It gives us great pleasure to introduce Nicholas Lewandowski of the websites Just Landed and Expat Wealth. Just Landed is a fantastic portal which helps connect expats worldwide. Whether you are making the transition for ‘good’ or simply an overseas assignment, the site can help you navigate the process and ensure you don’t suffer the devastating effects culture shock. You should relish your time overseas and with Just Landed it makes the whole expatriation process that much easier.
What is your “expat” story?
I have lived in Germany, Spain and most recently Egypt, where I worked at a local investment bank. Here I got a firsthand lesson in dealing with local banks as an expat. Suffice it to say I have a newfound appreciation for the wisdom of international banking.
One of the great things about Just Landed as a service is that most staff have experience living and working abroad. Our founders and managing partners, Simon Lynch and Daniel Tschentscher, are from the UK and Germany, running a business in Spain. At every level people draw from their own personal experiences–including our interns!
What is your motivation for setting up Just Landed?
Just Landed was created back in 2003 as a resource for people moving country. It has since expanded well beyond simply providing country guides, however. A social community was launched in 2009, for example, and we continue to work hard to provide dynamic features that create that sense of community expats really value. We actually just launched a redesigned version of the Just Landed website, which features a more colorful brand and is optimized for viewing on mobile and tablet devices.
We’ve also launched a couple of blogs aimed at specific aspects of life abroad. One of these is Expat Wealth, which covers expat banking and investment. We’ve found the majority of the commentary out there is written by financial advisers, and we’re keen to present information in a way individual expats may find more accessible.
Why is expat wealth management so critical?
Too many people view wealth management as a kind of optional pastime for the greedy. What it’s really about is creating security for the future.
In fact it’s pretty much impossible to overstate the importance of proper wealth management–particularly for professionals–given the fiscal challenges facing most developed countries. Pension systems are going to change, and the last thing any expat wants is to retire and then run out of money abroad. On top of this expats must manage additional challenges: currency risk and added tax complexities.
Many expats also find themselves on assignment in emerging markets, where the regulatory environment is murkier. The investment climate can change quickly in these countries… right now we’re keeping an eye on Saudi Arabia, where the government is mulling limits on expat money transfers.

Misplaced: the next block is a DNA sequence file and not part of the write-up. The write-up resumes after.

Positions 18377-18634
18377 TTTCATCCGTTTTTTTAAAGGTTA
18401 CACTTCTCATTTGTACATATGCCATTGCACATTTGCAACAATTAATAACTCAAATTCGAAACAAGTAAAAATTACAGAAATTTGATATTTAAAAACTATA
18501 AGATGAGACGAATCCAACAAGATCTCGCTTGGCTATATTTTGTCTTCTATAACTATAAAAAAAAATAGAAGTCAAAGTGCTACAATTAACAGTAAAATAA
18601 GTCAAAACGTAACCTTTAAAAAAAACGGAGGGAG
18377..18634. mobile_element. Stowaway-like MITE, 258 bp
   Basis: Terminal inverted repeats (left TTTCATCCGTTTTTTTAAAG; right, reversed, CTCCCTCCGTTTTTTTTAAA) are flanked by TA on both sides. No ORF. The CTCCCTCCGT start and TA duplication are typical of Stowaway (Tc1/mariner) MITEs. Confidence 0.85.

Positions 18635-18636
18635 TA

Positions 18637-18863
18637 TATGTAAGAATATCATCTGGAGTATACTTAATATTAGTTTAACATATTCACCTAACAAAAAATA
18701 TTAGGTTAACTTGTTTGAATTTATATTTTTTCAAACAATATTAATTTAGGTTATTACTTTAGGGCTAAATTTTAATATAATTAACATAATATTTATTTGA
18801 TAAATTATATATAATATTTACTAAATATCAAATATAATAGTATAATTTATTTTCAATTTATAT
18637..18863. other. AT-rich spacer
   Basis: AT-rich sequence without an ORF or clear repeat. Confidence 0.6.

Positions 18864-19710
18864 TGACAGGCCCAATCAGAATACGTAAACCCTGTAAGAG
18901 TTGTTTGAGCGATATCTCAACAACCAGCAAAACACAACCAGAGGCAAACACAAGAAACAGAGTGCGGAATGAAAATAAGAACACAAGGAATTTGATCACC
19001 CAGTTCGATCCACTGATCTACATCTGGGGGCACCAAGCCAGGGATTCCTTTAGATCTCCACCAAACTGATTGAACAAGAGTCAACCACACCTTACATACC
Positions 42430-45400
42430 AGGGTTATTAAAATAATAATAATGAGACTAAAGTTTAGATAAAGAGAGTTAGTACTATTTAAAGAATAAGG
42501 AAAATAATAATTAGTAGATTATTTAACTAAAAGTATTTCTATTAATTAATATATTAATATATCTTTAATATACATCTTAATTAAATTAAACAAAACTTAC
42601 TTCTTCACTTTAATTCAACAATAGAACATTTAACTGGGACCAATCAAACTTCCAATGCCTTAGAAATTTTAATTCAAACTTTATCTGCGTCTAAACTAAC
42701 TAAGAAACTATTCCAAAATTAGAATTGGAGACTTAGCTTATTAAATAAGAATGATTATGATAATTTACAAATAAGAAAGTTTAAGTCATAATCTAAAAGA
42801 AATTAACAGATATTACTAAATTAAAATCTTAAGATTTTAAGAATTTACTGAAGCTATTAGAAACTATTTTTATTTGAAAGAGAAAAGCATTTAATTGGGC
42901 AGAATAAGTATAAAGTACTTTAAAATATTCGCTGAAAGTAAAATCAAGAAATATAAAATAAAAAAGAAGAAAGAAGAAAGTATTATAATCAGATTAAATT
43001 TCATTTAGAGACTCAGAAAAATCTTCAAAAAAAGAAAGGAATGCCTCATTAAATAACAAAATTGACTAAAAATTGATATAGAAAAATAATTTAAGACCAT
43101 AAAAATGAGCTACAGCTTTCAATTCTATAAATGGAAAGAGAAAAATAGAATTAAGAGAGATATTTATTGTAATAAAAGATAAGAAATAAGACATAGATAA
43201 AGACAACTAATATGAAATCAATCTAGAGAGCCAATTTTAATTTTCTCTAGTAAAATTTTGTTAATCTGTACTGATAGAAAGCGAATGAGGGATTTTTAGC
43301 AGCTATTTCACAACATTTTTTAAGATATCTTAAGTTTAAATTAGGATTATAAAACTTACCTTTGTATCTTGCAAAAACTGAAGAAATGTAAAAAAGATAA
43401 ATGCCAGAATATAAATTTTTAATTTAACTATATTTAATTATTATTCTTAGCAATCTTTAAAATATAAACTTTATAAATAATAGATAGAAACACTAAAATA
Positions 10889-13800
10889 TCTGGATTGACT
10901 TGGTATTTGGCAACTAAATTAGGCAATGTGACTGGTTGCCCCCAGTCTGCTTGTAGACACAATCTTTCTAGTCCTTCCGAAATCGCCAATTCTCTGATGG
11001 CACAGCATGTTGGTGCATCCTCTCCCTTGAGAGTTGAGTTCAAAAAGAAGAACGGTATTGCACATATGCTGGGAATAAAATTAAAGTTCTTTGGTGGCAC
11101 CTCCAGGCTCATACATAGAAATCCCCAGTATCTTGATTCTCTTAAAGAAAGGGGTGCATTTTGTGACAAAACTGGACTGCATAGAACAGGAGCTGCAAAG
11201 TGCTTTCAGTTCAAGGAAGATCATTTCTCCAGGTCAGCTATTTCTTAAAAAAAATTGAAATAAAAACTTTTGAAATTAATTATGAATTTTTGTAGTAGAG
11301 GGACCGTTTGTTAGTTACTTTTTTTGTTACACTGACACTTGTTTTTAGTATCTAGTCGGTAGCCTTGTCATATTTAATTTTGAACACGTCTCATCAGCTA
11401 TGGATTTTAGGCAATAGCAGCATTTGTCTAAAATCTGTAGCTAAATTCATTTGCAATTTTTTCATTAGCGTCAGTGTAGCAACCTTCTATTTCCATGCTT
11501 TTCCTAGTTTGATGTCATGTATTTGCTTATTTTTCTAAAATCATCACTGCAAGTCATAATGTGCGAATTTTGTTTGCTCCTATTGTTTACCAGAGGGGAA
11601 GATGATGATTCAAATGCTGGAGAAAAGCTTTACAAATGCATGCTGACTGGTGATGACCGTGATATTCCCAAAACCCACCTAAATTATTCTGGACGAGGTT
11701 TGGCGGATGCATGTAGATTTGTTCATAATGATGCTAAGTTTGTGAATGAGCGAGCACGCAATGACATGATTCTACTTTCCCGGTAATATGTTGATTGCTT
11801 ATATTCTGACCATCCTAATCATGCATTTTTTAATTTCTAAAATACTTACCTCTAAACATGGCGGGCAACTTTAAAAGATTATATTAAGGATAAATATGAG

Top 3 tips for a newly-arrived expat…
Really the process should start well before arrival. I would say:
- Research, research, research. These days there are so many resources available to expats online, from blogs like Expat Wealth to guides like the ones on Just Landed. You’ve also got very active expat communities across social media and forums. Get out there and ask questions about other expats’ experiences with things like health insurance, banking, investing. Generally expats are quite open and helpful, so you are almost certain to get useful information.
- Learn the local language (at least a little). You’re not going to become fluent overnight, but locals will appreciate your effort. Language difficulties can make dealing with local banks extremely difficult–I found this out firsthand while living in Cairo–and every little bit helps.
- Expect difficulties. There will probably be problems, either with your luggage, paperwork, visa… who knows what else. Learn some relaxation and stress management techniques, and make judicious use of them when queuing up at your local bank branch.
Top 3 financial mistakes expats make
- Not saving enough. Many times people get very nice compensation packages and assume the company will always take care of everything, that they don’t have to be on top of their personal finances. But there is really no room for financial complacency these days. All companies are looking to trim costs and assignments can end very suddenly.
- Underestimating the cost of a move. Just like moving house, everything ends up being more expensive than you first assume. This is part of the reason research is so important. Build a cushion into your budget for the move–depending on the circumstances up to 20-25% may be appropriate.
- Forgetting about currency! Living abroad I was always surprised by how little attention some expats paid to exchange rates and inflation. This is especially important for expats in emerging markets, who can really get clobbered, but it could soon be a factor in some European countries as well.